HEALTH leaders are investigating two new variants of Omicron that have been detected in the UK.
BA.4 and BA.5, like all new strains of the virus, have the potential to escape vaccines or spread faster.
They share mutations with other Omicron strains BA.1, the strain that was dominant over Christmas, and BA.2, which is dominant now.
All fall under the Omicron lineage, and so far, these strains have shown to be more mild in disease severity.
They also are blocked by booster vaccinations – of which the most vulnerable in the UK are currently being offered.
But the World Health Organization (WHO) said it had begun tracking the two sub-variants because of their “additional mutations that need to be further studied to understand their impact on immune escape potential”.
The UK Health and Security Agency (UKHSA) said the first positive swab of BA.4 was found in South Africa in January.
This was where it was first detected and flagged by scientists, but not necessarily its origin.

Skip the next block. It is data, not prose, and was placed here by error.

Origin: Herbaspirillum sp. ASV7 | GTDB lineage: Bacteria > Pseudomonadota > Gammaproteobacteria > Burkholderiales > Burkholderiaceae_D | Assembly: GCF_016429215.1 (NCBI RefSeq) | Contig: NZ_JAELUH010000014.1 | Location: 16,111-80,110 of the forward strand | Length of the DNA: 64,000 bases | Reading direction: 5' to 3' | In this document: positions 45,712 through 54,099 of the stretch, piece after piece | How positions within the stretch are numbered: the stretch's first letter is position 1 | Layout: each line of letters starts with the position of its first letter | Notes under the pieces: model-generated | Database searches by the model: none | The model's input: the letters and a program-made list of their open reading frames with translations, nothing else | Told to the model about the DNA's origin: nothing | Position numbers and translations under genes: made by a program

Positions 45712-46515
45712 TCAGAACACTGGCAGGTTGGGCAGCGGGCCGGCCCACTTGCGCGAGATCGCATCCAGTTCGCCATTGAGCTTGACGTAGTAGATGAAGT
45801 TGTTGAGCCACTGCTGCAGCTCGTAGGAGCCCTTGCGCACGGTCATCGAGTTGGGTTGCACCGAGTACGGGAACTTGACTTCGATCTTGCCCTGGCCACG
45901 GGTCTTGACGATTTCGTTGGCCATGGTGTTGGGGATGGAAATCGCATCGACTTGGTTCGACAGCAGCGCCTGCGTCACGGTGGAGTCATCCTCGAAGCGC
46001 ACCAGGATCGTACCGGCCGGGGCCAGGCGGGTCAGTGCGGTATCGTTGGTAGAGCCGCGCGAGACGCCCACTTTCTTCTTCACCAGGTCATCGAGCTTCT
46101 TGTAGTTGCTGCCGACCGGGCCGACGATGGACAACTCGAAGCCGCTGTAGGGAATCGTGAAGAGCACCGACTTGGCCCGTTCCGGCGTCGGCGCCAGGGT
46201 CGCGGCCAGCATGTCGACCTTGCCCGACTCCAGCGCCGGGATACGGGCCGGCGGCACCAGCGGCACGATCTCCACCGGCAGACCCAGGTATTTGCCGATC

Countries that have now reported BA.4 include South Africa (41 cases), Denmark (three), Botswana (two), England (one) and Scotland (one).
“Although the number of total genomes is small, the apparent geographic spread suggests that the variant is transmitting successfully,” UKHSA warned.
Currently BA.5 has only appeared in South Africa, with 27 cases detected between February and March.
On Monday Botswana’s health ministry said it had identified four cases of BA.4 and BA.5, all among people aged 30 to 50 who were fully vaccinated.
They experienced only mild symptoms, Reuters reported.
Other variants under watch
The coronavirus is constantly mutating, and many more variants will be thrown up in the future.
Whether they become a concern depends on whether the mutations affect their ability to spread, cause more severe disease or evade vaccines.
Another Covid variant, named XE, is also under close watch by UKHSA.
It may spread 10 per cent faster than the current strain but scientists said they are still studying it.
XE combines the two Omicron strains BA.1 and BA.2, making it a so-called recombinant variant.
So far there have been almost 1,200 cases of XE in the UK, mostly in England.
XD – which mixes the UK Delta strain and original Omicron and is nicknamed “Deltacron” – is also “under investigation”, but has so far not been seen in the UK.
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